If there is one thing that annoys me more than what humidity does to my hair, it’s having to rid my Microplane grater of fresh ginger fibers. That is why I braved the inevitable frizzy hair and stepped into the 100-plus degree (and almost as high humidity) hoop house where Bowdoinham farmer Ian Jerolmack grows row upon row of baby ginger. Baby ginger – while it shares the genetics of the tough-skinned, mature, ginger root a cook finds in most grocery stores — is so young and tender that doesn’t have those pesky fibers that typically run from one end of mature ginger root.

Fresh baby ginger does not routinely grow well in this part of the world. Nor does one usually find it imported  in the produce aisle of the supermarket because the thin-skinned root doesn’t travel well from the tropical locales where it grows year-round (it’s sold seasonally at some Asian markets). Jerolmack says Mainers, knowingly or not, most often eat baby ginger after its been candied or pickled, preparations that make it better suited for the trek to colder climates.

Baby ginger is softer, juicier and has a more pink hue than mature ginger root. Gregory Rec/Staff Photographer

Jerolmack, now in his seventh year of tending the young ginger rhizomes that sprout from mature ginger root he imports from Peru, has a reputation among local farmers as the best ginger grower in Maine. One flower farmer I spoke with grew it for a couple of years until the novelty wore off; the crop was too labor intensive and not always productive, he said. He told me to call Jerolmack.

“I plant what I think is quite a good bit of ginger,” said Ben Whatley of Whatley Farm in Topsham. He plants about 30 pounds of ginger root in a 15- by 60-foot greenhouse in June and harvests about 90 pounds of baby ginger in the fall. He sells his ginger at farmers markets around the Midcoast between Labor Day and early November.

He harvests the ginger before the first hard frost, typically in late October, because ginger cannot survive in frozen earth. Because Whatley’s crop lasts just 2-3 weeks after harvest and is ready at the same time as that from other local farms — Stonecipher Farm, Six River Farm in Bowdoinham and Goranson Farm in Dresden — Whatley whips fresh baby ginger into a garlic, ginger, chili hot sauce he sells year-round. Think Rooster sauce with an added something.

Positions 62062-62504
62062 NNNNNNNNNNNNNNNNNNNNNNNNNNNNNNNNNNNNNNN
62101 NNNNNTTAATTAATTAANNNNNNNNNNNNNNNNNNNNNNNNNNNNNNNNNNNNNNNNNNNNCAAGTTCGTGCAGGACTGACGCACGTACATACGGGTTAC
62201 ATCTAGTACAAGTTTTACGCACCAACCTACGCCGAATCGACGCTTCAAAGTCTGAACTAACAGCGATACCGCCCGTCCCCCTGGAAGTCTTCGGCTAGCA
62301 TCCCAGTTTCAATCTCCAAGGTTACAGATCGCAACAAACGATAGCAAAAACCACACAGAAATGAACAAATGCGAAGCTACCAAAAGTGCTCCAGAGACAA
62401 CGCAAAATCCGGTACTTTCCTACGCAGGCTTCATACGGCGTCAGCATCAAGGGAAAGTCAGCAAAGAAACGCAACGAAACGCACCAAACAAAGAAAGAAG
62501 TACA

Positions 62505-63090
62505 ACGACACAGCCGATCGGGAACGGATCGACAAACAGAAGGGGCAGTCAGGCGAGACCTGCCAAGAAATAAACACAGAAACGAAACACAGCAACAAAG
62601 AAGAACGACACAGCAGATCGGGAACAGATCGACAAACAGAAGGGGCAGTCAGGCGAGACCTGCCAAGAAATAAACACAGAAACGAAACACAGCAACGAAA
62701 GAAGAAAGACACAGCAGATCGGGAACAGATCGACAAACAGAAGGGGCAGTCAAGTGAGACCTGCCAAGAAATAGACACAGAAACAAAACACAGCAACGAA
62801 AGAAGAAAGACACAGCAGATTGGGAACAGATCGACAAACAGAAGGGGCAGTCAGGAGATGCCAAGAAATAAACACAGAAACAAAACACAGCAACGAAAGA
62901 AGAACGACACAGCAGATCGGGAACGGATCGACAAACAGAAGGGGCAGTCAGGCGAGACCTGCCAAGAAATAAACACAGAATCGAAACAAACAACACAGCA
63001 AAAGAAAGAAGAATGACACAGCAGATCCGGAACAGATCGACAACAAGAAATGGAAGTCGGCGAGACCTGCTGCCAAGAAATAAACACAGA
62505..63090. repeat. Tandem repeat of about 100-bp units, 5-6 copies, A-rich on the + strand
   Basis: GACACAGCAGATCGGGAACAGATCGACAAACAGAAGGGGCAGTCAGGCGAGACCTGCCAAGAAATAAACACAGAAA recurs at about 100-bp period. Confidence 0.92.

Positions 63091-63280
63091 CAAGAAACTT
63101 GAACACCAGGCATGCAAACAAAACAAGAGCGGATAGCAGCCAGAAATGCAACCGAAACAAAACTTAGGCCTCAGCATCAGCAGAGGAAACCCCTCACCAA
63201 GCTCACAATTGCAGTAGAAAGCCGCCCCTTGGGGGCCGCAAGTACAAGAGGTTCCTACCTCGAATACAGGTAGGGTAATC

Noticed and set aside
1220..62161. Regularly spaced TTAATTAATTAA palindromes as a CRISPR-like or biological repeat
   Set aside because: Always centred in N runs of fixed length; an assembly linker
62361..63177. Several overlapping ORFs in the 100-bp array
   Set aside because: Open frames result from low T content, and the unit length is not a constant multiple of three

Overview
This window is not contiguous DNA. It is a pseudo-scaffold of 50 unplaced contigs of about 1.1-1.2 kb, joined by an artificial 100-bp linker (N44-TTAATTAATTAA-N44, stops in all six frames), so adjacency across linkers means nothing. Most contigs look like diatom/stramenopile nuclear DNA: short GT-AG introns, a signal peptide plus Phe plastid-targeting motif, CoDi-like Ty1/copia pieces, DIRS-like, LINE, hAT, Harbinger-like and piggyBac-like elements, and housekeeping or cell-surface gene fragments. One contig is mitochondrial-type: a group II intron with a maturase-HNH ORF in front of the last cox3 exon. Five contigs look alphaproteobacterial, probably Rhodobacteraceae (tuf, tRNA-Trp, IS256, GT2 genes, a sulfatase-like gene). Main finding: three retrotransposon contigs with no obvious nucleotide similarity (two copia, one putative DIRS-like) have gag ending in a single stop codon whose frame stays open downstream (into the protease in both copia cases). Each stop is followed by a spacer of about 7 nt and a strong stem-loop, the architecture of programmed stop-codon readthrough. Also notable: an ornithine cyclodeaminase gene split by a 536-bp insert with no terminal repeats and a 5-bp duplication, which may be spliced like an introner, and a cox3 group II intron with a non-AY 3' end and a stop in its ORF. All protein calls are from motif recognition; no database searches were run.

The standard yield is about five pounds of baby ginger for every pound of mature ginger planted, Whatley says. A self-effacing person, he blames his inexperience and lapses in his being able to water it consistently as his biggest impediments to hitting peak production. “But I’ve got to hand it to Ian. That guy’s got ginger down!”


For every pound of mature Peruvian ginger root Jerolmack plants, he harvests about eight pounds of baby ginger. He produces well over 2,000 pounds annually and distributes it, and the similarly reared turmeric root he also grows, to natural food stores and coops throughout Maine, local restaurants and specialty food producers such as jam and soda makers.

He’s loath to pull any from the ground before late September, although he doesn’t fault other farmers who harvest earlier to extend their ginger season — and subsequent cash flow. Local ginger fetches $15 to $23 per pound. Instead, Jerolmack is perfecting his cold storage techniques to give the baby ginger a longer shelf life. He is unapologetic about the price Maine farmers charge for this very labor-intensive, typically tropical ingredient. “It’s juicier, spicier and prettier than the mature ginger you find in the grocery store,” Jerolmack said. He says his baby ginger is twice as flavorful, too, and advises customers to use about half the amount of his ginger in recipes that call for commercial ginger root.